Taking youth mental health seriously
When asked what other issues concern the group, they mention violence, poverty, LGTBQ+ equality, job opportunities, and mental health. The latter, the group is incredibly passionate about. Breanna: “Mental health is not addressed at all, but it is a serious and growing issue. Often when the youth talk about being depressed or angry, we are not taken seriously. This also plays a part in the increase in youth violence.” She recalls the two recent suicides in January 2021 and March 2020. Some of the members knew the victims personally: “It is really sad, and we feel like it might have been prevented if there was more help available.”

Trusting Adults
“You’re too young to understand”, “You are being dramatic,” and “Just focus on school” – are some of the responses the group gives as an example of ‘adult responses’. “One of the reasons we don’t get the help we need is because we feel like adults ignore and belittle us,” Breanna explains. Privacy and support are two qualities the group expresses that are very important in an ‘adult confidant’. Breyenne: “My school counsellors are amazing; they don’t judge, they listen to me, and don’t share what we talk about with others.”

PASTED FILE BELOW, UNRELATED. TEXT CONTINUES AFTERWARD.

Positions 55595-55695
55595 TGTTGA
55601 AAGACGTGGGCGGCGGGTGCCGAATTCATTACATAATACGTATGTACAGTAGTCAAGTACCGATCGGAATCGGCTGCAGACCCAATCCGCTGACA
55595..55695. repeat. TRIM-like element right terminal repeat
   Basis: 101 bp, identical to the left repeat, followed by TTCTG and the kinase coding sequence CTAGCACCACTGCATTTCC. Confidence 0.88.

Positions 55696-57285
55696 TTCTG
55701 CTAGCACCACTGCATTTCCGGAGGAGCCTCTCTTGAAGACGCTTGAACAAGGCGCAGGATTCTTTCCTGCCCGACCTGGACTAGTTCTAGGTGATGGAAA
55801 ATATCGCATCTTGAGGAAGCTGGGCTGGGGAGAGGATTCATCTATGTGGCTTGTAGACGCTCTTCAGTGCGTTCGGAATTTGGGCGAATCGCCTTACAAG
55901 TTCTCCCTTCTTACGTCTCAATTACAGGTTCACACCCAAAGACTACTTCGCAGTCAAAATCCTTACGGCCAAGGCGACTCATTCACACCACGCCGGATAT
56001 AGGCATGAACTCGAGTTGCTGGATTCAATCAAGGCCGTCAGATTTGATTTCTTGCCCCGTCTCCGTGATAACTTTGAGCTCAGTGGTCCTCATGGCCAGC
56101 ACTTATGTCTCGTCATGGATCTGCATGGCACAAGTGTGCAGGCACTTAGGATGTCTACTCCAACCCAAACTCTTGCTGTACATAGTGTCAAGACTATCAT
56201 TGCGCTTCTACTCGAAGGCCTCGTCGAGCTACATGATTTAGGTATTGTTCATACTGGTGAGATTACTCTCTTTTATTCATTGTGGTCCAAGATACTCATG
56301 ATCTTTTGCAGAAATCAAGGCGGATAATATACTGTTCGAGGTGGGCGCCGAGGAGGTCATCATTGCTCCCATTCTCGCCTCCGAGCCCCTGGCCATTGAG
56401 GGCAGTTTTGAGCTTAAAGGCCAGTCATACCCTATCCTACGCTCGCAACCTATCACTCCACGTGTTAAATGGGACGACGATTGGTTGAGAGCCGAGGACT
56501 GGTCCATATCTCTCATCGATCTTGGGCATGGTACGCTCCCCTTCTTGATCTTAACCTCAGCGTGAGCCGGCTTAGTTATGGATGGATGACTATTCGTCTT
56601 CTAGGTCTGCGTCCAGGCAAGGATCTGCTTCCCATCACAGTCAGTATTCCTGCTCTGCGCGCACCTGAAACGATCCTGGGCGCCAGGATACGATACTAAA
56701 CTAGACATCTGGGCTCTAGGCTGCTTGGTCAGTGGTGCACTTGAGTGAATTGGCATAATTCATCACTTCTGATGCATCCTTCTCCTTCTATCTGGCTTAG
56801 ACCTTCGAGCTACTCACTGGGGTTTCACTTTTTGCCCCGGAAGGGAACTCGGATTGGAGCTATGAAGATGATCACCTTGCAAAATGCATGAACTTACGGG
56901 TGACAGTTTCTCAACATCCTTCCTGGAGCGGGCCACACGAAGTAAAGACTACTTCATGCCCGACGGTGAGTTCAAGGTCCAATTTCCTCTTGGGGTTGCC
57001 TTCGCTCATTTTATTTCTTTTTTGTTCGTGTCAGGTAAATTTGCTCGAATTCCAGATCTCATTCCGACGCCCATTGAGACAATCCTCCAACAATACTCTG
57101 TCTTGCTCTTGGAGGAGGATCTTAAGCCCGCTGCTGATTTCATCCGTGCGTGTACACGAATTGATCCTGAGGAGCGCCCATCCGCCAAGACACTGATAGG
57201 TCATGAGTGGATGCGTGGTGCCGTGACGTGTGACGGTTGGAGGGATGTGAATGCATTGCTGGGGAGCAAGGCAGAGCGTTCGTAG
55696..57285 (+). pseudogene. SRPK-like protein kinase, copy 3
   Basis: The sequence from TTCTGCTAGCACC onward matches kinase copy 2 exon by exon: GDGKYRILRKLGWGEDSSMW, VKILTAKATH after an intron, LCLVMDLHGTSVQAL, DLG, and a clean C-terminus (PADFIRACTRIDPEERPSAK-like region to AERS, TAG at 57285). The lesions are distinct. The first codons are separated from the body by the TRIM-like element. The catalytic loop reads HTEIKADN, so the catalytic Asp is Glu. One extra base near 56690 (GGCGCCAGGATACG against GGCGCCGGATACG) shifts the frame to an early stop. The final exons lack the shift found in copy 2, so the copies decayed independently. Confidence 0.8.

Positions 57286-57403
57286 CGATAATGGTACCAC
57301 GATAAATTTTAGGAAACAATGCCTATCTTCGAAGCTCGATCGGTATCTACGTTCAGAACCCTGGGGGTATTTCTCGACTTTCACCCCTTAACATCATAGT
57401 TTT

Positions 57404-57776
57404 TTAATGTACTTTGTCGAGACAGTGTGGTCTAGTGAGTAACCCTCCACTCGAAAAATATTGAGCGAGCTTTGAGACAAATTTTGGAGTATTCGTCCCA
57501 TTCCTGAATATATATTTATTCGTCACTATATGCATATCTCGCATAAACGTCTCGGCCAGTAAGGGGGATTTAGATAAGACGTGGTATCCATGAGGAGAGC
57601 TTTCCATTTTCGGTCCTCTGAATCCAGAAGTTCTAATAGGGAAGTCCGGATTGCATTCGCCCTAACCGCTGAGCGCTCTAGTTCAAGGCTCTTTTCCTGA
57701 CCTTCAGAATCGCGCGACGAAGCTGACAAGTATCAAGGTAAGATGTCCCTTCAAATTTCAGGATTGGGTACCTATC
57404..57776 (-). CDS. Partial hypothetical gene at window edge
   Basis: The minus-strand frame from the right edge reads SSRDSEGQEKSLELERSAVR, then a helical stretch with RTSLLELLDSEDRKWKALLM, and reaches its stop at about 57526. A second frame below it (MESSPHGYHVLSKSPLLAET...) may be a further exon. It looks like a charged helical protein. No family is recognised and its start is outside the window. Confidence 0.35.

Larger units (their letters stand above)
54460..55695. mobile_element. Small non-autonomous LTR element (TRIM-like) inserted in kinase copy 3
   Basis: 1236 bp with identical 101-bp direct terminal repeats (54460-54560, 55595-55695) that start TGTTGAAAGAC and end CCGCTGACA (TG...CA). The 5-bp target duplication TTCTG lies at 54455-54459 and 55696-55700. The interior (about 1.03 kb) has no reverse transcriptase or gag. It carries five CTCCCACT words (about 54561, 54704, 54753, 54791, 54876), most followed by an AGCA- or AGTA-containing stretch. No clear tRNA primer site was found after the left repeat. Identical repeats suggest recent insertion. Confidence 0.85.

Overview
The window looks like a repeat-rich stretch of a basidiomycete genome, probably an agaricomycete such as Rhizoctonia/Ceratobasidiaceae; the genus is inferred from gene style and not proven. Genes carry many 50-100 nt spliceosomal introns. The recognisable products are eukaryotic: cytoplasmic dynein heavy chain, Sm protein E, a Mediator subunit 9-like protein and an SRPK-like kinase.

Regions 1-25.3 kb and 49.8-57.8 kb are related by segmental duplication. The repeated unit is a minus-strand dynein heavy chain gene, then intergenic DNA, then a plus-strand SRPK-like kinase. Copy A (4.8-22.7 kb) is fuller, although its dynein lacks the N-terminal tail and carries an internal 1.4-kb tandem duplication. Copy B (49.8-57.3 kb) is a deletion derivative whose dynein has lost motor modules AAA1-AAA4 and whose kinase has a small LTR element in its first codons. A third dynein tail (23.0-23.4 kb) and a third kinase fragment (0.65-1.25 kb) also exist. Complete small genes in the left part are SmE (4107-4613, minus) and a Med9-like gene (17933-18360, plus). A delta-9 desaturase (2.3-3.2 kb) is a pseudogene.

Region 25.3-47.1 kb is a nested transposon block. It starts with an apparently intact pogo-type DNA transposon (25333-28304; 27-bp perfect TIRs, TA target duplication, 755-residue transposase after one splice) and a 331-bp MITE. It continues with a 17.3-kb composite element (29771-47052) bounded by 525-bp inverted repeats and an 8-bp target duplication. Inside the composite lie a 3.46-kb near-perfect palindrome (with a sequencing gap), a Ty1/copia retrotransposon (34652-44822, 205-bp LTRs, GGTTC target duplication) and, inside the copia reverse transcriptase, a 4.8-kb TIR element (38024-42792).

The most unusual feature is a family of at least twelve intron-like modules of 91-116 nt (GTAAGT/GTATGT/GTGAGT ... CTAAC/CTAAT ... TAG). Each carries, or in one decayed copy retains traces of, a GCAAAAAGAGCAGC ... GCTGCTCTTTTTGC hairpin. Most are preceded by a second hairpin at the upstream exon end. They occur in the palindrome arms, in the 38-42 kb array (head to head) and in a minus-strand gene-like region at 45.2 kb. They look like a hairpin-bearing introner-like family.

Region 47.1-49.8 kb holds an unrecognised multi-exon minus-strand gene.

Just as invested as adults
“So many of the youth on Sint Maarten have to take on real ‘adult problems’, like financial difficulties, violence at home, taking care of their siblings. This is not fair in itself and makes it even less fair that we are not included in the decision making of our island. We see things adults don’t see and are just as invested as adults in wanting a prosperous life and island,” expresses the Youth Parliament in conclusion.

Readers are encouraged to follow the Sint Maarten Youth Parliament on Facebook: and share and comment on their lively debates. Interested young people are also welcomed to join in on meetings held on Saturdays at the Rupert I Maynard Youth Community Centre. Email [email protected] for meeting information.